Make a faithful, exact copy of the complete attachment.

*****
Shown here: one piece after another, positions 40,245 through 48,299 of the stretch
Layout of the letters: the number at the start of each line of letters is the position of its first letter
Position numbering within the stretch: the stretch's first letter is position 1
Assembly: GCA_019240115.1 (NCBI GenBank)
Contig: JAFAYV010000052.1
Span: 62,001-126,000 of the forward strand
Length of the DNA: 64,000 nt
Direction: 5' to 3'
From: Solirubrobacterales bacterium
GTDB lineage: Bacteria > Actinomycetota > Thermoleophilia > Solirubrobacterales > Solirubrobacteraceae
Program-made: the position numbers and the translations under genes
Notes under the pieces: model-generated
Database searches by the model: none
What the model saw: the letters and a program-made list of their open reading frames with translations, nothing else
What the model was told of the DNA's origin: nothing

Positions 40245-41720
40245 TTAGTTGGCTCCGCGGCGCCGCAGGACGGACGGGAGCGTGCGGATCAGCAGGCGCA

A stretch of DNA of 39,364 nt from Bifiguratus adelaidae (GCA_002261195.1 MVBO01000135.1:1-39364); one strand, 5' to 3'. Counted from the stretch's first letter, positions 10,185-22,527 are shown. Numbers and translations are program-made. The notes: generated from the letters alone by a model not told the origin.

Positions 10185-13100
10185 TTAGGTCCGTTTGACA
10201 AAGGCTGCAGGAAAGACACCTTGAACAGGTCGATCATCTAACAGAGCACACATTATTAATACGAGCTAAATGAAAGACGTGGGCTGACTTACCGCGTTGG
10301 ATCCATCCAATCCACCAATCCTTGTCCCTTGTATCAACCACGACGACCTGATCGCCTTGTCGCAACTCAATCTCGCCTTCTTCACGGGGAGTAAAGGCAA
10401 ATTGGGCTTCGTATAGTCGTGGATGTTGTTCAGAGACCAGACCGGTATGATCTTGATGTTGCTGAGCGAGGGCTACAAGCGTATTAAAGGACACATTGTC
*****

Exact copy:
Shown here: one piece after another, positions 40,245 through 48,299 of the stretch
Layout of the letters: the number at the start of each line of letters is the position of its first letter
Position numbering within the stretch: the stretch's first letter is position 1
Assembly: GCA_019240115.1 (NCBI GenBank)
Contig: JAFAYV010000052.1
Span: 62,001-126,000 of the forward strand
Length of the DNA: 64,000 nt
Direction: 5' to 3'
From: Solirubrobacterales bacterium
GTDB lineage: Bacteria > Actinomycetota > Thermoleophilia > Solirubrobacterales > Solirubrobacteraceae
Program-made: the position numbers and the translations under genes
Notes under the pieces: model-generated
Database searches by the model: none
What the model saw: the letters and a program-made list of their open reading frames with translations, nothing else
What the model was told of the DNA's origin: nothing

Positions 40245-41720
40245 TTAGTTGGCTCCGCGGCGCCGCAGGACGGACGGGAGCGTGCGGATCAGCAGGCGCA

A stretch of DNA of 39,364 nt from Bifiguratus adelaidae (GCA_002261195.1 MVBO01000135.1:1-39364); one strand, 5' to 3'. Counted from the stretch's first letter, positions 10,185-22,527 are shown. Numbers and translations are program-made. The notes: generated from the letters alone by a model not told the origin.

Positions 10185-13100
10185 TTAGGTCCGTTTGACA
10201 AAGGCTGCAGGAAAGACACCTTGAACAGGTCGATCATCTAACAGAGCACACATTATTAATACGAGCTAAATGAAAGACGTGGGCTGACTTACCGCGTTGG
10301 ATCCATCCAATCCACCAATCCTTGTCCCTTGTATCAACCACGACGACCTGATCGCCTTGTCGCAACTCAATCTCGCCTTCTTCACGGGGAGTAAAGGCAA
10401 ATTGGGCTTCGTATAGTCGTGGATGTTGTTCAGAGACCAGACCGGTATGATCTTGATGTTGCTGAGCGAGGGCTACAAGCGTATTAAAGGACACATTGTC